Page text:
The dome of a mausoleum at Urgench

A pierced window in the same building.

The archway entrance to one of the caravanserai. The area covered is huge. We were driven between monuments.

And this is our vehicle plus driver.

Then to the border which took two hours to cross. Someone said we showed our passports seven times on the Turkmenistan side and four times on the Uzbekistan side. We are now in Nukus in the only hotel. The food last night was very different from anything we have been eating. Soup, beef stroganoff and a slice of Swiss Roll. Mashed potato with the meat. Today we are off to see a Museum and into 4by4s and to the Aral Sea.

The first thing everyone did on arrival as to wash themselves and their clothes. Mine are all dry. It is going to be 35 again today.


Sunday, 5 May 2013

General comments

Today we are being bussed from Sheki to Baku. It will take six hours and apparently Baku is snarled up with an International marathon!! We have gone over mountains with snaking roads and steep inclines. And we have just paid eight US dollars each for a pIece of bread and three small tough pieces of meat. In other words , this is rip off country. The hotel was fairly awful. As an example, there was no hot water in the wash hand basin but scalding water out of the shower and no cold water. I have never slept in a place with so many cobwebs and someone had an enormous bracket fungus in their bathroom. Not to mention, the dirty toilets. And the guide was awful. The net result is that we cannot wait to leave this country.

Having said all that, the food at the hotel was good and served in little kiosks in a rather nice garden and dinner last night was a real pleasure.

It's the luck of the draw I suppose. A typical ripoff example is my purchase of an embroidered cap for eight maenats. They want to be paid in US dollars and she translated this as 15 dollars which it is rffnot. So. I handed her 11 dollars and told her that was correct. She did not complain, so probably the maenat price was inflated. But it is like that all the time - with every transaction.

The problem with the guide is that we now do note believe anything she says. She wanted to take us to see a mosque and I started asking questions. It turns out it burnt down some years ago and is being repaired so there is nothing to see. So the group is revolting. It was the last straw.

So the palace and the Albanian church were seeing but we saw a lot of nothing special. Baku, on the other hand, is an expensive Western city with branches of Prada, Armani, Porsche et cetera. The old city is very fine and I wish we had been turned loose to wonder. We are flying to Turkmenistan in 30 minutes and you won't hear from me for two days.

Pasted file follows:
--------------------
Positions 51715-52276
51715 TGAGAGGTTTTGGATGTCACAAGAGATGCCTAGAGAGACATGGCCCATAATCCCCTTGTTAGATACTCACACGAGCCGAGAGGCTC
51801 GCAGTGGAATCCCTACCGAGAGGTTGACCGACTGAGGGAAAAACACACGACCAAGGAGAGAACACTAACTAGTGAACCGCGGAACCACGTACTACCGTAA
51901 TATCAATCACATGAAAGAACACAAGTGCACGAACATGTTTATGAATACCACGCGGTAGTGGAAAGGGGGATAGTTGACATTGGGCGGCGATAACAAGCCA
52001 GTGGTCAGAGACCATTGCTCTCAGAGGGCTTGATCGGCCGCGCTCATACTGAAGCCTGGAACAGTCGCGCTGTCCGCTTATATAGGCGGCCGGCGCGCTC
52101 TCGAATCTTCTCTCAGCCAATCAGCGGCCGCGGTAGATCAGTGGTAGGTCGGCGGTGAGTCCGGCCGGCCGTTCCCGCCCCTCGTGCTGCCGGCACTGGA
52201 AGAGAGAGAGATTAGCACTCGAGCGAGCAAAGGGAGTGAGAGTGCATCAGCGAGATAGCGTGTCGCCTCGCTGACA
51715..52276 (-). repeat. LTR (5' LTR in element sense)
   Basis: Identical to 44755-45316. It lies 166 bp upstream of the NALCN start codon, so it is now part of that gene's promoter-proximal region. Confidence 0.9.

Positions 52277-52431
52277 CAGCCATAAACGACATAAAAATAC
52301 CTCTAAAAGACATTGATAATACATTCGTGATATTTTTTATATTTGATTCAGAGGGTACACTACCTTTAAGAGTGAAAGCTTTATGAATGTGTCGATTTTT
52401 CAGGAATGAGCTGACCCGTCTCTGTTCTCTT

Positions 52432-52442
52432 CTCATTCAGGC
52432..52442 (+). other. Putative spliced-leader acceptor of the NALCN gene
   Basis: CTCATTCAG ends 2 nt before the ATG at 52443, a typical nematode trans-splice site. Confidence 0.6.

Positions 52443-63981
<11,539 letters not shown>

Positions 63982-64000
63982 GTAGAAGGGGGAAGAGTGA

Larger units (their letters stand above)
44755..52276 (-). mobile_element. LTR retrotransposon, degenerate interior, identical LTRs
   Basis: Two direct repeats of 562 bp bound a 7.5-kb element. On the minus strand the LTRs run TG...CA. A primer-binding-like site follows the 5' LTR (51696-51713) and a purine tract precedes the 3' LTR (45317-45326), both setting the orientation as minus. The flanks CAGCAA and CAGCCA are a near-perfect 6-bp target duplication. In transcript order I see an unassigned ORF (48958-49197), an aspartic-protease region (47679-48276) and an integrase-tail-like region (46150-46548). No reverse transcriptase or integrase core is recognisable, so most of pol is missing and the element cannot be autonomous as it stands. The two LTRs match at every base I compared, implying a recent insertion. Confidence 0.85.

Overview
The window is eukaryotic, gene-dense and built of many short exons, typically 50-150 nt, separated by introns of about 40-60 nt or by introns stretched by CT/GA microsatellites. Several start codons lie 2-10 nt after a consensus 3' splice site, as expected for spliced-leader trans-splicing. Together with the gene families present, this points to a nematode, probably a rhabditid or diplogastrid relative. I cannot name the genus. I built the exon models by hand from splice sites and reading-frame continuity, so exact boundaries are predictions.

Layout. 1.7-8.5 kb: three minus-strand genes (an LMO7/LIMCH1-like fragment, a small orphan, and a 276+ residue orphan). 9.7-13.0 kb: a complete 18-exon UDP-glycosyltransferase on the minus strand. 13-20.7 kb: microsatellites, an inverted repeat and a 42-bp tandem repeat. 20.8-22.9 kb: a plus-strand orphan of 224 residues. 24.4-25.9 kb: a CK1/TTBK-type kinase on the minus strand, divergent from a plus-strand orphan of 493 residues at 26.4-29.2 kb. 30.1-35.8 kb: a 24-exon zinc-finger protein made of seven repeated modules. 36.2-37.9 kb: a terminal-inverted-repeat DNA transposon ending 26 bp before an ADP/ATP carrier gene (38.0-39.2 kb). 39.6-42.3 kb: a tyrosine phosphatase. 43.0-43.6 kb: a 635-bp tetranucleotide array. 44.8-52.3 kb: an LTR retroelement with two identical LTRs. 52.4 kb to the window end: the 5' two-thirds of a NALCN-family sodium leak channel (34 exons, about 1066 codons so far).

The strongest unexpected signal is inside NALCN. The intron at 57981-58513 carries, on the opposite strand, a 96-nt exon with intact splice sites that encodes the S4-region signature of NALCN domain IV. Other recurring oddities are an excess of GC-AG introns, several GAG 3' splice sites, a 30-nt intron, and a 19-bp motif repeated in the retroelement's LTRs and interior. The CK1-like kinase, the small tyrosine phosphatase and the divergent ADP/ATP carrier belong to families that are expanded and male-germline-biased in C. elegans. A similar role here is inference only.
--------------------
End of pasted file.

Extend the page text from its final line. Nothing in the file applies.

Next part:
Sheki 4th May

Yesterday we were escorted round Sheki. Not entirely satisfactory. The museum was a joke and there was the hard sell like we have not met until now. I did buy three scarves and an embroidered cap because they were rather nice, not to say lovely. But I got tired of being rooked. They all want paying in US dollars and you get no change. When the cap she said it was 15 dollars. I gave her 12 and she did not complain.

There are two things worth seeing here, the palace and the Albanian church.

Facade of the palace

Sample of the interior which is delightful. Painted vases of flowers everywhere

The Albanian church. The first church is said to be 1st AD which seems very early. The church is up a very steep hill with fantastic views over the valley.

And just to show I am interested in textiles. Here are some Azerbajani sheep.



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About Me

I am weaver and - -. I dye my yarns with acid dyes, I paint my warps, put fabric collages and stencils on my weaving. I have three looms, a 12 inch wide, 12 shaft Meyer for demos and courses, a 30 inch Louet Kombo which is nominally portable but has a stand, two extra beams and a home-made device containing a fan reed. And last a 32 shaft Louet Megado which is computer controlled, has a sectional warp and a second warp beam and I am the proud owner of an AVL warping wheel which I love to bits and started by drilling holes in. I inserted a device for putting a cross in. I have just acquired an inkle loom and had a lesson from an expert so I can watch TV and weave at the same time. I am interested in weaving with silk mostly 60/2 although I do quite a bit with 90/2 silk. I also count myself as a bookbinder with a special interest in Coptic binding.